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Technical | Winders | Pipework | Steam  >  90 psi

Section under development

After 1922 the boilers were consolidated into a range of 12 on the east side and those on the west side were discontinued. The new boilers operated at 160 psi and it would appear that for a number of years, the North winder was fed at this pressure despite it being designed for 90 psi.  In 1934, the 160 psi main in the East boiler house was tapped into and a feed was brought into the basement of the east wing of the engine-house. The concrete floor was broken into to allow an isolating valve to be inserted and an Auld’s type reducing valve was placed on the down-stream side of this valve, dropping the pressure to 90 psi for the North winder.

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North winder incoming 160 psi steam main from boilers

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North winder 90 psi steam reducing valve - upper

North winder incoming 160 psi steam main isolating valve

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North winder 90 psi steam reducing valve - lower

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North winder  90 psi steam reducing valve - schematic

After the reducing valve, another feed with its own isolating valve was tapped off the main but the purpose of this is unknown. Beyond this, the incoming main connects with what appears to have been the original feed from the west boiler-house which then turns into the North winder drum-pit where the main throttle valve is located.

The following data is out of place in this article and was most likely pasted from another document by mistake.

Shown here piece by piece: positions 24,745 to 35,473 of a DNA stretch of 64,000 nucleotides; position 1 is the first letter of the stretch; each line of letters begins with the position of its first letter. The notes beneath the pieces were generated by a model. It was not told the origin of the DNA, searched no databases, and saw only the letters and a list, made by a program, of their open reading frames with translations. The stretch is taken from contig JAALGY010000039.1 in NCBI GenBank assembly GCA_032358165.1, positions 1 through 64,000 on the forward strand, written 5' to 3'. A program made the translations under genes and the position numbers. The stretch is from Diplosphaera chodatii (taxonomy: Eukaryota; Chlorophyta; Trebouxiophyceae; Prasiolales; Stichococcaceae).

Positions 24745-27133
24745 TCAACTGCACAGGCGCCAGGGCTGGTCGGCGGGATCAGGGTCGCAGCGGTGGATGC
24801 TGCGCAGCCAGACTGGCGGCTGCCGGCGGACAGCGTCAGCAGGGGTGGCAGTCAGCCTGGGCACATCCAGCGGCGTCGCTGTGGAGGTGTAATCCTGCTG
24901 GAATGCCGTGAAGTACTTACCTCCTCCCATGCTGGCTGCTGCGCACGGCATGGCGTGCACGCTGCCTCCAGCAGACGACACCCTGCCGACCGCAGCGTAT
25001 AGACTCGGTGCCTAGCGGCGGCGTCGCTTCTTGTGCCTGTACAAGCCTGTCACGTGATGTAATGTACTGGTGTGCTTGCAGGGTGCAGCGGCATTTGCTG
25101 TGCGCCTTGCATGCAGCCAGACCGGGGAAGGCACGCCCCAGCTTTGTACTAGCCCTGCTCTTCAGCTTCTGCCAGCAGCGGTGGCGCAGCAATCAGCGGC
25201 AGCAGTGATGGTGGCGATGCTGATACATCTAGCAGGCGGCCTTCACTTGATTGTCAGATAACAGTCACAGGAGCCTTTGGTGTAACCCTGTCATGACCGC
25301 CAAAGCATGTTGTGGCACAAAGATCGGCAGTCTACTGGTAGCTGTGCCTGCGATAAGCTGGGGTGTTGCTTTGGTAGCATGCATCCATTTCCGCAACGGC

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North winder 90 psi steam main   - branch isolating valve

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North winder  90 psi steam main    - old West feeder junction

The pipe-work in the west wing carries a large  trap for any water which may have condensed in the main. The drain in the base was connected  to a steam trap which periodically discharged the water.  Square bolt-heads on the main pipe-work flanges suggest an early date for this section.

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North winder  90 psi steam main    - old West feeder

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North winder  90 psi steam main    - old West feeder steam trap

Beyond the throttle valve, the pipe-work feeding the inlet valves was modified to incorporate two valves which were held closed by hydraulic pressure. They dumped the steam pressure from the engine if the winder had an emergency stop. The dumped steam was piped out and discharged behind the East chimney.

All the pipe-work between the throttle valve and the inlet valves has been fabricated from steel pipe and is relatively modern.

North winder steam valve and emergency dump valves from belowLH side dump valveRH side dump valve90 psi steam feederRH rear exhaustLH rear exhaustMain steam valve

North winder steam valve and emergency dump valves from below

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